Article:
It always disappoints me when the financial media cannot wrap their hands around certain business stories. Here I am today watching the CNBC coverage of the SEC’s fraud charge on Goldman Sachs (GS) and the network has half a dozen reporters and anchors all talking at the same time and confusing what exactly was happening, even though they played the SEC’s conference call live on the air and it was pretty clear what was being alleging.
At any rate, let me review what exactly the SEC claims Goldman Sachs and its Vice President Fabrice Tourre did that was fraudulent in this particular case. The SEC is charging both the firm and the employee in charge at the time with omitting and misstating important disclosures related to the structuring and issuance of a CDO called ABACUS which was backed by sub-prime residential mortgage securities.
One of Goldman Sach’s most prominent hedge fund clients, Paulson and Co, actually helped create the CDO by deciding which mortgage-backed securities were to be included in ABACUS. In addition, Paulson and Co took a short position in ABACUS after it was issued, meaning that it helped structure a CDO that it planned on shorting.
Many on CNBC are incorrectly reporting that this clear conflict of interest is what the SEC is targeting in its complaint. In fact, Paulson and Co. is not being charged at all. Not only that, having a hedge fund help structure a CDO in and of itself does not violate any securities laws. Neither would it be illegal for that same hedge fund to short the CDO after it was created and sold to the public. While this is yet another situation where Goldman Sachs appears to be engaging in transactions that are filled with conflicts of interest with their various sets of customers, these conflicts are not illegal. Rather, they simply beg the question whether Goldman will lose customers due to the perceived conflicts.
All of that said, what exactly is the SEC’s charge related to? It turns out that in the marketing and disclosure materials prepared for potential investors in ABACUS by Goldman Sachs, it was claimed that ACA Management LLC, an independent third party expert in mortgage-backed securities, was hired to select which mortgages were packaged into the CDO. There were no disclosures made to investors that the hedge fund Paulson and Co. was also involved in selecting the securities.
Now you may be wondering why on earth ACA Management would agree to let a hedge fund assist them in structuring ABACUS, given that they are supposed to be an independent third party taking on such a job.Â The SEC hints it may have the answer. They are charging that the lead Goldman Sachs employee on this deal told ACA that Paulson and Co. was going to invest $200 million in ABACUS, which would likely calm any fears they had about the interests of ACA and Paulson and Co. being aligned while they collaborated on the creation of ABACUS. Fabrice Tourre, the Goldman VP in charge of the deal, seems to have both omitted disclosures related to Paulson’s involvement, as well as misrepresented to ACA what Paulson’s investment objectives were once ABACUS was issued.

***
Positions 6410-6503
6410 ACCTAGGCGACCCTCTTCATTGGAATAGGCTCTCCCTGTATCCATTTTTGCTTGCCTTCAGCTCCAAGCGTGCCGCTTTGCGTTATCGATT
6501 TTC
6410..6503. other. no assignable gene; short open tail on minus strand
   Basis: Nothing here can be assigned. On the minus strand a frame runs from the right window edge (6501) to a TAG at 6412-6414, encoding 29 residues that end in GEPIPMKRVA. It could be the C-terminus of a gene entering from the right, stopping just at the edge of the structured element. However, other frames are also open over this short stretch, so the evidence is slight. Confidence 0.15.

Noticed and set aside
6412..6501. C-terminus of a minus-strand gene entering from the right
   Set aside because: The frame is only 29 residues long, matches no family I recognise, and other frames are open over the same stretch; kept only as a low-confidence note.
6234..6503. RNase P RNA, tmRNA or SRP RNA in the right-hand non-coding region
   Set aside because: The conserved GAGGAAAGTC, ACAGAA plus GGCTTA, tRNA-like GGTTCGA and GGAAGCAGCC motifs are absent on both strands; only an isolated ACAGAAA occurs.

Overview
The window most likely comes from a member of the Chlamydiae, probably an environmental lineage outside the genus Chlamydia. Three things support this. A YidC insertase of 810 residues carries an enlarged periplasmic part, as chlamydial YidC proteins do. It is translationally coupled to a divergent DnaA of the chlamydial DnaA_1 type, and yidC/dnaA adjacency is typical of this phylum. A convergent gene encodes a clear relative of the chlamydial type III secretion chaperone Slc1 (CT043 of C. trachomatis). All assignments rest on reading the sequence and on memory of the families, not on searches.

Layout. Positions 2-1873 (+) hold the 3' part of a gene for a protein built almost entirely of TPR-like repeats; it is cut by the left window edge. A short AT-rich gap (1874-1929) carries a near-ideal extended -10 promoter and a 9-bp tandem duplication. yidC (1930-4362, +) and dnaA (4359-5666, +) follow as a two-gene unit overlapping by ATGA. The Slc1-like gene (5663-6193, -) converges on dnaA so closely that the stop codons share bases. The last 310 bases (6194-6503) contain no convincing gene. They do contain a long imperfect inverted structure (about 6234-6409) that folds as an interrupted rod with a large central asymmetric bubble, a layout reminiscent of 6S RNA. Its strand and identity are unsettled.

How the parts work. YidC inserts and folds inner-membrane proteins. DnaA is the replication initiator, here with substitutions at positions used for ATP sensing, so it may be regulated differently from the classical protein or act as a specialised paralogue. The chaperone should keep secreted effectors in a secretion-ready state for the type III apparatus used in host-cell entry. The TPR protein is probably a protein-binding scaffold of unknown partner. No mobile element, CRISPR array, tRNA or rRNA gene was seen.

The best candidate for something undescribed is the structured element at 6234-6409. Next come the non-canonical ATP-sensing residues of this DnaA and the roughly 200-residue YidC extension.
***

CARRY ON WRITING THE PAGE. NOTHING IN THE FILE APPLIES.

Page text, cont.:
The key point here is that the SEC is charging Goldman Sachs with fraud related to the disclosures made (and not made) relating to the creation and issuance of ABACUS. Therefore, the obvious conflicts of interest here by themselves would not have been illegal had Goldman adequately disclosed to investors the true facts behind the creation of ABACUS.
Now, how does this news alter my opinion of the stock, if at all? Goldman Sachs shares opened today at $185 and are now trading down 15% ($25) to around $160 each. You may recall I wrote a bullish piece on Goldman Sachs back in March explaining why I was accumulating the stock in the 150’s. Until today that investment had proved very timely and given that even with today’s drop, the stock is still above my purchase price, I am not likely going to be doing any heavy bargain hunting at current levels.
If the shares fall back to around the 150 level or even lower as more people react to the SEC’s charges, it is quite possible that I would get more of my clients involved with the stock and/or add to existing positions for those who are already long. While I do not expect there to be much of a negative financial impact on the firm from these charges (Goldman’s fees related to ABACUS were only $15 million), it is reasonable to expect that customers of the firm will have even more questions about conflicts of interest surrounding Goldman’s dealings, including the possibility that other employees are lying about deals they are putting together personally.
Goldman surely has its hands full trying to alleviate these concerns with clients, but they can likely argue that this was an isolated incident involving a rogue employee and minimize the customer fallout from these allegations (as long as this proves to be an isolated incident rather than a pervasive problem at the firm). Given the stock’s valuation based on book value and earnings, I still believe it represents a solid long-term value for investors interested in owning part of the most dominant investment banking firm in the world.
Full Disclosure: Peridot Capital was long Goldman Sachs at the time of writing, but positions may change at any time. And yes, you can be assured that there are no material omissions or misstatements in this disclosure.